But this comes after several years of similar appeals which have fallen on deaf ears in the fleet market, resulting in the percentage of UK-built cars continuing to fall, now amounting to just 28% of new cars bought, compared to 33% in 1997. And the proportion of UK-built new cars sold in Britain is now almost equalled by the French manufacturing trio of Peugeot, Renault and Citroen, who between them control in excess of 20% of the UK new car market. Fleets also face the confusion of having to work out exactly what a UK-built car is, ranging from Japanese brands Honda and Toyota to American-owned Ford and Vauxhall.
And the confusion does not end there - despite the Vauxhall Vectra being identified as a British-built model, only the estate and hatchback are built at Luton with the saloon being assembled in Belgium. The only major manufacturers to build their entire ranges in the UK are Rover and Jaguar.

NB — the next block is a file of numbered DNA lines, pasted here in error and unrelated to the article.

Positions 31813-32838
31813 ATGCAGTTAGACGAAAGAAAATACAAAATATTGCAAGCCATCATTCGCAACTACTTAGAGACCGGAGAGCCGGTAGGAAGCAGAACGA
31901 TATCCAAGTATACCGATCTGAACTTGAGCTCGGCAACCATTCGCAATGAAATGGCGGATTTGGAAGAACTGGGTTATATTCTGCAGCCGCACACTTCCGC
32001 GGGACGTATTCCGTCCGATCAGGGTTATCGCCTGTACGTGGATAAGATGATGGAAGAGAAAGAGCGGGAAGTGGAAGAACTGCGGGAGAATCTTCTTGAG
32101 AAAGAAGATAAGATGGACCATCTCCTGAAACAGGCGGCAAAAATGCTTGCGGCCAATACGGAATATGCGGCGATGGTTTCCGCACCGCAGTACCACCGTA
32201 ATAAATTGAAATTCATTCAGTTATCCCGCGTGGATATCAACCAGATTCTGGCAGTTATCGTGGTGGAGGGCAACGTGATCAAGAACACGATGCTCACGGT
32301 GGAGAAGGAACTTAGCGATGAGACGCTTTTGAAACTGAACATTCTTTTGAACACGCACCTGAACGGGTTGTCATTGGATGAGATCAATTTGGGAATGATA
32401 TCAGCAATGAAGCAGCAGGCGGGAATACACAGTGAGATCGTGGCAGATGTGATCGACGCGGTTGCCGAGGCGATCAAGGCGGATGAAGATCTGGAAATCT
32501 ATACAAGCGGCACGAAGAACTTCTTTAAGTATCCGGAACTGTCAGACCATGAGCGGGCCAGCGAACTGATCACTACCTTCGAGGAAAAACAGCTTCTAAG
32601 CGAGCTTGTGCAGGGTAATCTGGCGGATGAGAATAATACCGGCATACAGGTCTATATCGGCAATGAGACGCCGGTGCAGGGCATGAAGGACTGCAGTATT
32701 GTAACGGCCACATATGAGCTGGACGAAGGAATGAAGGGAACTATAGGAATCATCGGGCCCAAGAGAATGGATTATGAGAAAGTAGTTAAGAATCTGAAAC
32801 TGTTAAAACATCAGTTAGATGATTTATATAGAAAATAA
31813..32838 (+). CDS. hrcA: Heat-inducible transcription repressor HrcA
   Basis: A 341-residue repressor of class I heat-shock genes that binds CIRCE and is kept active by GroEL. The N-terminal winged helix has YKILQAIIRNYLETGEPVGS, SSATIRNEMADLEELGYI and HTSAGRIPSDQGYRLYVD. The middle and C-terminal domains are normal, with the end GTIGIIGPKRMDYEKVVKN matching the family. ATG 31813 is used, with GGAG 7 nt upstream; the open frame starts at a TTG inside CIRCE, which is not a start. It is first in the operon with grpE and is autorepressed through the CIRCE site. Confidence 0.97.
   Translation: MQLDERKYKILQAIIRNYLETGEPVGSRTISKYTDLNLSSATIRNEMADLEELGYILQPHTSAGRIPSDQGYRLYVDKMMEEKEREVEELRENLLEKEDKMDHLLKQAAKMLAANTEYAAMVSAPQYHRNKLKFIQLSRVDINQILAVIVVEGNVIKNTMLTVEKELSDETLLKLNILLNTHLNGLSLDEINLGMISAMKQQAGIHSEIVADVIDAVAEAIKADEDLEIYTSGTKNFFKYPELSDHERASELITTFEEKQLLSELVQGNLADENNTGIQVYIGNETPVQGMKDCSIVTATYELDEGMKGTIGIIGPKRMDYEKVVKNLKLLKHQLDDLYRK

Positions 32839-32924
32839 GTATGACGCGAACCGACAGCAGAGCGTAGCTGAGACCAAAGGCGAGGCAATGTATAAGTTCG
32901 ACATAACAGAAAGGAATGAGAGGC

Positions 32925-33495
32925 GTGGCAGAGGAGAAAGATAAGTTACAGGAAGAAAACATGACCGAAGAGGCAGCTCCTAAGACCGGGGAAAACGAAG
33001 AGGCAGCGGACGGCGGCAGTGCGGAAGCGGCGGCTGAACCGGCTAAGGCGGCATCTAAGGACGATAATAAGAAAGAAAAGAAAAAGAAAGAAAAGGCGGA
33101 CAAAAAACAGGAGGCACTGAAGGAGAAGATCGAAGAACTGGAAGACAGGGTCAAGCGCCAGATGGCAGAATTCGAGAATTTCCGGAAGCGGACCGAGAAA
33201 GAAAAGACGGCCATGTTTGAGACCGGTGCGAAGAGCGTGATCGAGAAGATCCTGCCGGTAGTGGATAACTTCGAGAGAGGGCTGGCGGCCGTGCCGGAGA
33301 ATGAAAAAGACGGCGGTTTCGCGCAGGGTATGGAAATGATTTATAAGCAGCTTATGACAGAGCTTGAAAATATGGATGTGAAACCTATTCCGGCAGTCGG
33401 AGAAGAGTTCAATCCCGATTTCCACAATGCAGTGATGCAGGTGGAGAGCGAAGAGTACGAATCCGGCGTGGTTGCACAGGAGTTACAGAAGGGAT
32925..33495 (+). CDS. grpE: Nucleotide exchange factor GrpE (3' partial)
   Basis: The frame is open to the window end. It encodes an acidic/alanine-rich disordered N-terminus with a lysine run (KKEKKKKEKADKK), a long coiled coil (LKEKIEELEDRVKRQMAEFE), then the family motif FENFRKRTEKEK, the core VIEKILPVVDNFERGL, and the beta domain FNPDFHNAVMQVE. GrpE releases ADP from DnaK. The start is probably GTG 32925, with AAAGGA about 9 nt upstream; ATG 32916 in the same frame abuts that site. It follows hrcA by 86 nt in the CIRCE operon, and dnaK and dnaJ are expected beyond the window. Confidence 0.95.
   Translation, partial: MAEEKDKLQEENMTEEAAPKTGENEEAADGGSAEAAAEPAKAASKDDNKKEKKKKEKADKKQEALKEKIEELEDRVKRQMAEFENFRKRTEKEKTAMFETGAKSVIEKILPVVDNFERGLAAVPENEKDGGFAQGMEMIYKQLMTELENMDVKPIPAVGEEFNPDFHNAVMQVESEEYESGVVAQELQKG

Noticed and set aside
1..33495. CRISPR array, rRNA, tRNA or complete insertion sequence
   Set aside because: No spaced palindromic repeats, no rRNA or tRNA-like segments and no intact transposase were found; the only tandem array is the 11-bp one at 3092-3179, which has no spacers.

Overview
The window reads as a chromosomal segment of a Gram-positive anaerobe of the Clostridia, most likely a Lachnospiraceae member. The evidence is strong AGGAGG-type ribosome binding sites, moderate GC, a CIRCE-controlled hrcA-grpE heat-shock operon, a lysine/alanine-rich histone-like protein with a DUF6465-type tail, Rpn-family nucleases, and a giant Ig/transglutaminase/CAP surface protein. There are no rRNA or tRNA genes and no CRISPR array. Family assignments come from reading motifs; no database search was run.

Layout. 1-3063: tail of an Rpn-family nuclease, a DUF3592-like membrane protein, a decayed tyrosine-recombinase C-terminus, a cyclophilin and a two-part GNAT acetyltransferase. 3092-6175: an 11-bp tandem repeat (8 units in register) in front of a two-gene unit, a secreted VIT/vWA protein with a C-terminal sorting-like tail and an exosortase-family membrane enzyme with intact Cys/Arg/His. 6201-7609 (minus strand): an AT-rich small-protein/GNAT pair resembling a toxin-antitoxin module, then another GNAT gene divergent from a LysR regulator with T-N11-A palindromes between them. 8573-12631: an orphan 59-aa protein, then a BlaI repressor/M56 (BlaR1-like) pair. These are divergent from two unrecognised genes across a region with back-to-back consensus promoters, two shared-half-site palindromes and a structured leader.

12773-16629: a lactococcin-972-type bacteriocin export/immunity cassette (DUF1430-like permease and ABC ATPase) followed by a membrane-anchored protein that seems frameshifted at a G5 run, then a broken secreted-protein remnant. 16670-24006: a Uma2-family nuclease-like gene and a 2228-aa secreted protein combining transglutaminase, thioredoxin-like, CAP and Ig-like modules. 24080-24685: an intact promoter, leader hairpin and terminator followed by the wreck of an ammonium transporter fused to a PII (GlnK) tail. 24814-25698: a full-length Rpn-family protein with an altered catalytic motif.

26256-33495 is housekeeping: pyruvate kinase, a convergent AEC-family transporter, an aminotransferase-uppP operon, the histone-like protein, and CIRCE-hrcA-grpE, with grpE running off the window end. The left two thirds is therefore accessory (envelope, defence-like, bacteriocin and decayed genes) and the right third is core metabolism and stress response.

However, Association of Car Fleet Operators director Stewart Whyte says fleets will continue to look for the best deal, rather than adopt national loyalty. He said: 'Fleets are no longer interested in buying British. Just 10 years ago it was a major concern for a fleet to be seen to be buying home-grown vehicles. We no longer care about the source of vehicles, purely about value for money. The desire to cut costs and save money has pulled down all the borders.'
But Sir Ken Jackson, the AEEU's general secretary, says things have to change if the £40 billion UK car and component manufacturing industry is to survive. He said: 'If fleet buying policies reflect a buy-British policy this could really tip the balance for the UK motor industry, which accounts for 5.5% of the total UK gross domestic product. There are too many foreign-built cars on our roads. We should back our own workers and buy the cars they produce.'